CPD: Co-design and continuing professional development

18. Oct 2017

Two why-not paths that could helpfully meet.

Text: Alison Ritter


There are two key topics, or to be more pragmatic perceptible trends, that are currently occupying the lighting design community – and which are reflected in a number of the papers to be presented at PLDC in Paris in November.

One concerns the whole issue of codesign: involving the users of spaces to determine which kind of lighting conditions are preferred, useful and required. Interest has grown in participatory design in recent years. This approach, often incorporating interactive elements, enables people of all ages and backgrounds to shape and affect their environments. Formerly carried out on a temporary or experimental basis, and with a leaning towards entertainment, this design strategy is beginning to convince more and more designers and clients, and for some projects is destined to become the recommended modus operandi.

The other of the two topics mentioned above is the growing awareness on the part of experienced and established lighting designers of the need to expand their skills and competences, and indeed to update the way their design practices are run, and reorganise their teams in order to be able to design more competently and effectively and handle and exploit the benefits and opportunities of modern technologies (not only lighting technologies).

When the word “education” crops up, it is generally initially associated with schools and universities, that is to say “young people learning stuff” for the first time. Training, on the other hand, is considered to be a process whereby you learn to apply what you know.

So what happens when you have gained your general knowledge in school, focussed on a topic or field of learning at an academic or further education institution, gained a diploma or between one and three degrees, pursued training “on the job”, and embarked on a career? End of story?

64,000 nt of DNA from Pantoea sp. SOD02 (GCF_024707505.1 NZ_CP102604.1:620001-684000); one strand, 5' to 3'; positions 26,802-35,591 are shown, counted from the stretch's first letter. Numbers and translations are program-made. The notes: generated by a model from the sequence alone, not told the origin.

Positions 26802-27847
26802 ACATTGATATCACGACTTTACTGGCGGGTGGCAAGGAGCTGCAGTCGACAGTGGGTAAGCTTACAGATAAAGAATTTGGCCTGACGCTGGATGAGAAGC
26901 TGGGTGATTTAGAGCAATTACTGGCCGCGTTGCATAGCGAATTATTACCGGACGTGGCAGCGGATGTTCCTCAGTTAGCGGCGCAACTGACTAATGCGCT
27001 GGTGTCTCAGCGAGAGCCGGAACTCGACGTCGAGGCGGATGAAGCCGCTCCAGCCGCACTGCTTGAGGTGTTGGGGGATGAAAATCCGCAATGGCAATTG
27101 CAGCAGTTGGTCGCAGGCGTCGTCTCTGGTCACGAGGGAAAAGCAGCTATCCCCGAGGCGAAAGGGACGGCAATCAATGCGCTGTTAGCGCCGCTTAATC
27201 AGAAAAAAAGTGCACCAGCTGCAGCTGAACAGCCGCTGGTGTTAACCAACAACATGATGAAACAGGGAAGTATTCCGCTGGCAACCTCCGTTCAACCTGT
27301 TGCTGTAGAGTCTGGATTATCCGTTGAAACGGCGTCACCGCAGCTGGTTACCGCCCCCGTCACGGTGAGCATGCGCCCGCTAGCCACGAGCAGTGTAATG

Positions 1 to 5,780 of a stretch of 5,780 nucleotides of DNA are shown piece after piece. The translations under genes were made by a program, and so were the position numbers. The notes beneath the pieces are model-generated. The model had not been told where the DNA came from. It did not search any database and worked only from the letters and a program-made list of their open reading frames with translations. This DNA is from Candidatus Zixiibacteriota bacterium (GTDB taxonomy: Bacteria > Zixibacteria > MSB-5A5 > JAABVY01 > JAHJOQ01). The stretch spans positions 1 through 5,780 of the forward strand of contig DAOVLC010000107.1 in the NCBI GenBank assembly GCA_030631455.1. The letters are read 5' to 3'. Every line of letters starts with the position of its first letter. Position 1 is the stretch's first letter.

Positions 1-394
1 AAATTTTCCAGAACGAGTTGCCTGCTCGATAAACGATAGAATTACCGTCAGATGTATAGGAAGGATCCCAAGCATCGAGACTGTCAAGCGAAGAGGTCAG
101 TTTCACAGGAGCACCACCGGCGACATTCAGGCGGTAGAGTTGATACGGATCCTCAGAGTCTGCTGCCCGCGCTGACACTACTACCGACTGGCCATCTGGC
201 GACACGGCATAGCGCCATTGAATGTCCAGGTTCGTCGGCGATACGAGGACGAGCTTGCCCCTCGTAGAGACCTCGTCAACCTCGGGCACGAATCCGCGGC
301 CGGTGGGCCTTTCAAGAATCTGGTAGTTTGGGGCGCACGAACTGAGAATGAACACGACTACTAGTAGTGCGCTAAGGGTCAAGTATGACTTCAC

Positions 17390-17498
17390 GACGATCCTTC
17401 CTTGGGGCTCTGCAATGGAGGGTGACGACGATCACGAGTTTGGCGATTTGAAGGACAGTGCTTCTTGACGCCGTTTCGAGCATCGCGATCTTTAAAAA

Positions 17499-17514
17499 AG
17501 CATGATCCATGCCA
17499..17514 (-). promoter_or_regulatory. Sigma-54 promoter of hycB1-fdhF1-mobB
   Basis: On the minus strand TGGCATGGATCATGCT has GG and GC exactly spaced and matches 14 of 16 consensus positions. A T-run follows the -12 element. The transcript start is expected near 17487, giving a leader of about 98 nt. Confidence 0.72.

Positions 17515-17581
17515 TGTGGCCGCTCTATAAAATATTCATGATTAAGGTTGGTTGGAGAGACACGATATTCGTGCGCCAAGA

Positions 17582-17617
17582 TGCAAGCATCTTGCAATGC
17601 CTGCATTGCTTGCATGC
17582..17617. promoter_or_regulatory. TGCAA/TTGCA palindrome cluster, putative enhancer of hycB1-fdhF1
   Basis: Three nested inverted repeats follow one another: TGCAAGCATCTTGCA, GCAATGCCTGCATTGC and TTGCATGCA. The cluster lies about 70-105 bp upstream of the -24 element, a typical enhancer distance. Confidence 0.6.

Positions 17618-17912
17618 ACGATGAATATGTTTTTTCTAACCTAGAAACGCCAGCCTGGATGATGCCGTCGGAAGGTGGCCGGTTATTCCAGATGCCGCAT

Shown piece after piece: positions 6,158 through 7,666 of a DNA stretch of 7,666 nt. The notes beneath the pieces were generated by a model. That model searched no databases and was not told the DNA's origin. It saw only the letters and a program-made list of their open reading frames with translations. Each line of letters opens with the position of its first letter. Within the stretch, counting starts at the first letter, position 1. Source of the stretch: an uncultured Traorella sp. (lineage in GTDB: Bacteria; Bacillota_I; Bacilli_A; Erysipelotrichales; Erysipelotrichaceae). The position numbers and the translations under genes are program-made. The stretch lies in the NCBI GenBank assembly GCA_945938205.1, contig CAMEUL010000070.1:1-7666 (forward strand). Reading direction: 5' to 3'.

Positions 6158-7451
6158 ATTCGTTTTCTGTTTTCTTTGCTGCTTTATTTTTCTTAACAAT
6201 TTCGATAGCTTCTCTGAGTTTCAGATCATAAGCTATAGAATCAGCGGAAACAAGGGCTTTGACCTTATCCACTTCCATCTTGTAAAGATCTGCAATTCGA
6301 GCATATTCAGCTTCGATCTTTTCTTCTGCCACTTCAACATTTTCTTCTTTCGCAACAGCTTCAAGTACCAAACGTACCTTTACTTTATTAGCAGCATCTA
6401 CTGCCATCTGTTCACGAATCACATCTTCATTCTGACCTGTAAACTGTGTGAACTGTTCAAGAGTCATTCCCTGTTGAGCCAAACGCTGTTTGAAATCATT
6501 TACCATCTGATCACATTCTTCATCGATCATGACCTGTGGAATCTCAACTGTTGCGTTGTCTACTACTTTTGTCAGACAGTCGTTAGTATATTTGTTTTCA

There is no need to go into the value of lifelong learning. We all know about that (I trust). Thanks to the internet, we can access information and news any time of the day or night. Vicarious experience is no longer only acquired by reading novels or watching well made films, since we can view real-life images and witness personal reports on site from locations practically anywhere in the world. So the opportunity to seek and find information is there, if you know where to look …

I would not go as far as to say that lighting designers are at a crossroads between confidently ploughing on and completely rethinking why they get up every morning. Albert Einstein, who apparently had an IQ of around 162 (30 points more than best average!) once claimed: “In the middle of difficulty lies opportunity.” But what opportunity can we seize from co-design and the need to be professionally prepared for the future that is already there?

CPD (Continuing Professional Development) is a clear answer to the second part of that question, and maybe the first part can also be incorporated into CPD. How can we engage non-experts in helping develop lighting design concepts? Working with children is as much a challenge as it is a joy – ask any teacher! What we must never forget is that children are no less intelligent than adults. They just have less experience. And a clean slate – tabula rasa – can be an advantage in many real-life situations. Take this further. How can we involve the general public, the users of spaces such as the urban realm, office environments, stores, sports facilities, classrooms … to better understand what lighting is needed, appropriate, and physically, psychologically and socially beneficial – and consequently how to realise lighting by design.

In the past, PLDA workshops went a long way with regard to involving local residents and municipal decision-makers. This could be further developed along the lines of action research with an emphasis on encouraging and enabling lighting designers to better understand the thought processes that ultimately need to be triggered and trained.

Communal learning can be highly effective if everyone involved feels involved, and appreciates that they can both contribute to and gain from the experience. Interested in learning more? Or interested in learning more? If you answered “yes” to either or both of these questions, you’re well on the way!


 

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